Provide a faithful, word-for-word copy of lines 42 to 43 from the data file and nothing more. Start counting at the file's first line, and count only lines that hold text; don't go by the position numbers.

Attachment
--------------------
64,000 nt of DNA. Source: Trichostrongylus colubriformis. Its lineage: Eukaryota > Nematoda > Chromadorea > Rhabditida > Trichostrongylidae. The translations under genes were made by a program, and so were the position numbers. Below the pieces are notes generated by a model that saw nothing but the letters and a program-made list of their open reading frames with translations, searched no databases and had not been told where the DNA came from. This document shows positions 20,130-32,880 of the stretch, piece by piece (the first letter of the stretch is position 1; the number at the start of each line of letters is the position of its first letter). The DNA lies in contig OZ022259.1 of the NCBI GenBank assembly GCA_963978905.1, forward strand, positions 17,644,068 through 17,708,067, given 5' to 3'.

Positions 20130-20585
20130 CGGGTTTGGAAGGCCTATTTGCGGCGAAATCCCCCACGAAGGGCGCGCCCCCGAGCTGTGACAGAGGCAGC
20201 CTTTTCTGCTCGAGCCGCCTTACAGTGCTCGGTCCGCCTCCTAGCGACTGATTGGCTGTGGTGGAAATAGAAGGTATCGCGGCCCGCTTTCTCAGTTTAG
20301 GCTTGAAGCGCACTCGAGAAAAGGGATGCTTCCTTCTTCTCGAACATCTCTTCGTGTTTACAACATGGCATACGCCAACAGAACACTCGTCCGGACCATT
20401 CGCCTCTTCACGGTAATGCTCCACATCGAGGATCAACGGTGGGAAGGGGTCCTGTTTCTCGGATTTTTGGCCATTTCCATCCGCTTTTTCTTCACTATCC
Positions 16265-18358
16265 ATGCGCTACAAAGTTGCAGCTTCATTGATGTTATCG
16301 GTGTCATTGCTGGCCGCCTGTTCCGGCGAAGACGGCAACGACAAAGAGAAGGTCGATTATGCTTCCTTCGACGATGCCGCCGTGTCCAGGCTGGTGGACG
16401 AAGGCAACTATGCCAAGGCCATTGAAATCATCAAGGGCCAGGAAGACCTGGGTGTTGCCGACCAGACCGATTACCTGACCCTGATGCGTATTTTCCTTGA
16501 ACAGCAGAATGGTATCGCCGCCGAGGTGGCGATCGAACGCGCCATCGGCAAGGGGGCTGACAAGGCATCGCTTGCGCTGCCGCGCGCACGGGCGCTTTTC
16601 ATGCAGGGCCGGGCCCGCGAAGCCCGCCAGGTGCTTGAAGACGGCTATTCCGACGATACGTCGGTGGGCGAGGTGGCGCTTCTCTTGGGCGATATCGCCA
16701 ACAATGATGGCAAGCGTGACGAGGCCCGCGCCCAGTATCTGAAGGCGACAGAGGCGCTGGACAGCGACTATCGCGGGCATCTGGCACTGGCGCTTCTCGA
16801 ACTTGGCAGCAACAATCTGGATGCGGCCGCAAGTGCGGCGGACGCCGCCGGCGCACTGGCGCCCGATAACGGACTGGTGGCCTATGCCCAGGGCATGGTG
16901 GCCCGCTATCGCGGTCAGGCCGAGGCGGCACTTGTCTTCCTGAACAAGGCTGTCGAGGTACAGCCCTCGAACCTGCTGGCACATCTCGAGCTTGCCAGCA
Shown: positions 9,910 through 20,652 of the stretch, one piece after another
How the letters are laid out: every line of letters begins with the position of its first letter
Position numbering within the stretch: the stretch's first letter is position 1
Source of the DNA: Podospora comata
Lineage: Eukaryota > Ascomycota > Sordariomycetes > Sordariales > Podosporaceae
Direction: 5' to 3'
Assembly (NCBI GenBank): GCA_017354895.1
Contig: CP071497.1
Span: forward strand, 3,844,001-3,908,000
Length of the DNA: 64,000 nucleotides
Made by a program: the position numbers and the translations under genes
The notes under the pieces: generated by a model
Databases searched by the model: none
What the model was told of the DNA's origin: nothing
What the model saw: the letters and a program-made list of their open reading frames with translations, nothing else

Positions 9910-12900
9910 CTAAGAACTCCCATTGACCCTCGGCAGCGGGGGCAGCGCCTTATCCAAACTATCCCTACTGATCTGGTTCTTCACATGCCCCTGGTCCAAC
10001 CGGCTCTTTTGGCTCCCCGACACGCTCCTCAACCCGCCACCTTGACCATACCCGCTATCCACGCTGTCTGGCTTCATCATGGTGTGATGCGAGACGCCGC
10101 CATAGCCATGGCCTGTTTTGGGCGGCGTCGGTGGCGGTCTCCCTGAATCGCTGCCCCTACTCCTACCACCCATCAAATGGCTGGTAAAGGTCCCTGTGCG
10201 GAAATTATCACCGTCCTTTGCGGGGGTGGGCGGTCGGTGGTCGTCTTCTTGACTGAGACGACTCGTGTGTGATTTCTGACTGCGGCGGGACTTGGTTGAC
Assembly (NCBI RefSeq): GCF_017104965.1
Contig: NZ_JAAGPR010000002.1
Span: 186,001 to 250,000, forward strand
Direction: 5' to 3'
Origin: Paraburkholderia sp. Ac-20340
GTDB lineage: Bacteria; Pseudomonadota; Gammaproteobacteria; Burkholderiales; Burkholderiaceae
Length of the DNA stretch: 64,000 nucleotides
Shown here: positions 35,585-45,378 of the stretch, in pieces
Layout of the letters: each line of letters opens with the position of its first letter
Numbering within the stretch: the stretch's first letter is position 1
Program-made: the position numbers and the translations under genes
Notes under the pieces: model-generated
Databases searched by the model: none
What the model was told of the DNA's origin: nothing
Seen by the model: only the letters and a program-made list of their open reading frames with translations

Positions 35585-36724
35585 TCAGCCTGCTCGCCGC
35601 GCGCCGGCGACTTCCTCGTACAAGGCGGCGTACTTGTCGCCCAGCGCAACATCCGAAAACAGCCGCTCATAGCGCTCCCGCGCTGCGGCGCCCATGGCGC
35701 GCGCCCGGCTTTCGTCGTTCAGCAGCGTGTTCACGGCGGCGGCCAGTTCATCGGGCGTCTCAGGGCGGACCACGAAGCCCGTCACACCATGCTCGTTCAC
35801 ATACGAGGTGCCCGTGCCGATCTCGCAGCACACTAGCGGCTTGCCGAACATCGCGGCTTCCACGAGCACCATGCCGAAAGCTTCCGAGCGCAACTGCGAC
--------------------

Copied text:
Length of the DNA stretch: 64,000 nucleotides
Shown here: positions 35,585-45,378 of the stretch, in pieces